Following the controversy surrounding Lady Chatterley, postal workers acting under instruction from Scotland Yard opened a registered parcel sent by Lawrence from Florence to his literary agent Curtis Brown in London. The package contained two typescripts of Pansies, the last book of poems Lawrence saw published in his lifetime. It was confiscated on grounds of indecency. 

Even though abridged versions were circulated by Martin Secker in London and Alfred A. Knopf in New York (in July and September 1929 respectively), Lawrence promptly produced a fuller version. The typescript was smuggled through English customs by Welsh novelist Rhys Davies. Printed in August 1929 by P.R. Stephenson of no. 41 Museum Street, London, an uncut edition of the book was published privately for an audience of 500 subscribers by Charles Lahr. 

The Obscene Publications Act was passed in 1959. The bill intended to strengthen the law concerning hard-core material and divided such publications into the two categories of pornography and literature. It was left to a jury to decide whether a printed document (as a whole) had sufficient redeeming merit as literature to sanction its preservation.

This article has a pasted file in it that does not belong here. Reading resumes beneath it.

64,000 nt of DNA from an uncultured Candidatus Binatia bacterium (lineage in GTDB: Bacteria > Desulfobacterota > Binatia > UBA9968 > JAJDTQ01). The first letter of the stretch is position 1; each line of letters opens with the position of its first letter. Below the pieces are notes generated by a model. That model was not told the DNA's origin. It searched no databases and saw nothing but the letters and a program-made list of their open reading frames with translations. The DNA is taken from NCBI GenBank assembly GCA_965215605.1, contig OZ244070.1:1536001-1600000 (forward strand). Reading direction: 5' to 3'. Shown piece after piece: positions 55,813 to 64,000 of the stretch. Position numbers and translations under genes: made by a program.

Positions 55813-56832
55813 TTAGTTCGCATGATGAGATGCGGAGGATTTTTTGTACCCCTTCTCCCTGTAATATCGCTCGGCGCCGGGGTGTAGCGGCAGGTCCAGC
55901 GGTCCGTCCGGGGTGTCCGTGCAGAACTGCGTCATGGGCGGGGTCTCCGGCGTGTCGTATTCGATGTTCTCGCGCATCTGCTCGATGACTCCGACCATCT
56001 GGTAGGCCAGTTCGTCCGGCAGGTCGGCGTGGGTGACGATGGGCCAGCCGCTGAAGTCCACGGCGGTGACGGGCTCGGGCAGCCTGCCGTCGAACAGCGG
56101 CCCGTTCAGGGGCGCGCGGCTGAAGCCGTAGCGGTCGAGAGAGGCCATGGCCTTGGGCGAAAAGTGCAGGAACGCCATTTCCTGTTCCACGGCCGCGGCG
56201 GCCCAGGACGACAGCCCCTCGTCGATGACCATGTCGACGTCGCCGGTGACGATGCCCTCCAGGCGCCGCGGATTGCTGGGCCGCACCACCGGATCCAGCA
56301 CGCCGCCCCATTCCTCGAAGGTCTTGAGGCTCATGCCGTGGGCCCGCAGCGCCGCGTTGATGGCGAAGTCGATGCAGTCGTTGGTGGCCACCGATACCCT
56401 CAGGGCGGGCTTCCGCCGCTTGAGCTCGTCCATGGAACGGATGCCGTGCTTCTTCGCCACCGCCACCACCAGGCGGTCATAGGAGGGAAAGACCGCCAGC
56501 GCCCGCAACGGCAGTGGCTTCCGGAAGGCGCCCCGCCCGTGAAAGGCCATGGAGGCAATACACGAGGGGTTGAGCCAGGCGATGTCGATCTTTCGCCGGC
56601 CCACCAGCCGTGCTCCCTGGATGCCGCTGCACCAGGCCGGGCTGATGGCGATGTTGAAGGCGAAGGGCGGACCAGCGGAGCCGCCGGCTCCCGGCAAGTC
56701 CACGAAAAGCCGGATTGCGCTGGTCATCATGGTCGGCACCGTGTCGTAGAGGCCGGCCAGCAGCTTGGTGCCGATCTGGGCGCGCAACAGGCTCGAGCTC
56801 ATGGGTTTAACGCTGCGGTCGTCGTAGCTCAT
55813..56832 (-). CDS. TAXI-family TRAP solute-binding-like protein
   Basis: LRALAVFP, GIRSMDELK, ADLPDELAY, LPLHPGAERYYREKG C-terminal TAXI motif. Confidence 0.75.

The first test of the new Act was the Lady Chatterley trial. The prosecution failed. A less repressive regime was imminent. A mature society would no longer accept random censorship by the authorities. Following the dramatic court case, Penguin won the right to publish the novel in its entirety in October 1960. The first run of 200,000 copies was sold out on the first day of publication.

Exile is a double-edged experience. James Joyce and Ezra Pound stressed the intellectual necessity of being abroad, presenting exile as a vehicle for individuality and liberation. For others, exile was a bitter and frustrating experience. In his career Charles Lahr went through the whole gamut of emotions. He started his career in London as an ‘outsider’ with the courage to take on the authorities as a publisher and bookseller, but his later years were dark. By the 1930s he found himself in financial difficulties. Friends gathered a collection of stories together on his behalf, published in 1933 as Charles Wain, but his problems deepened.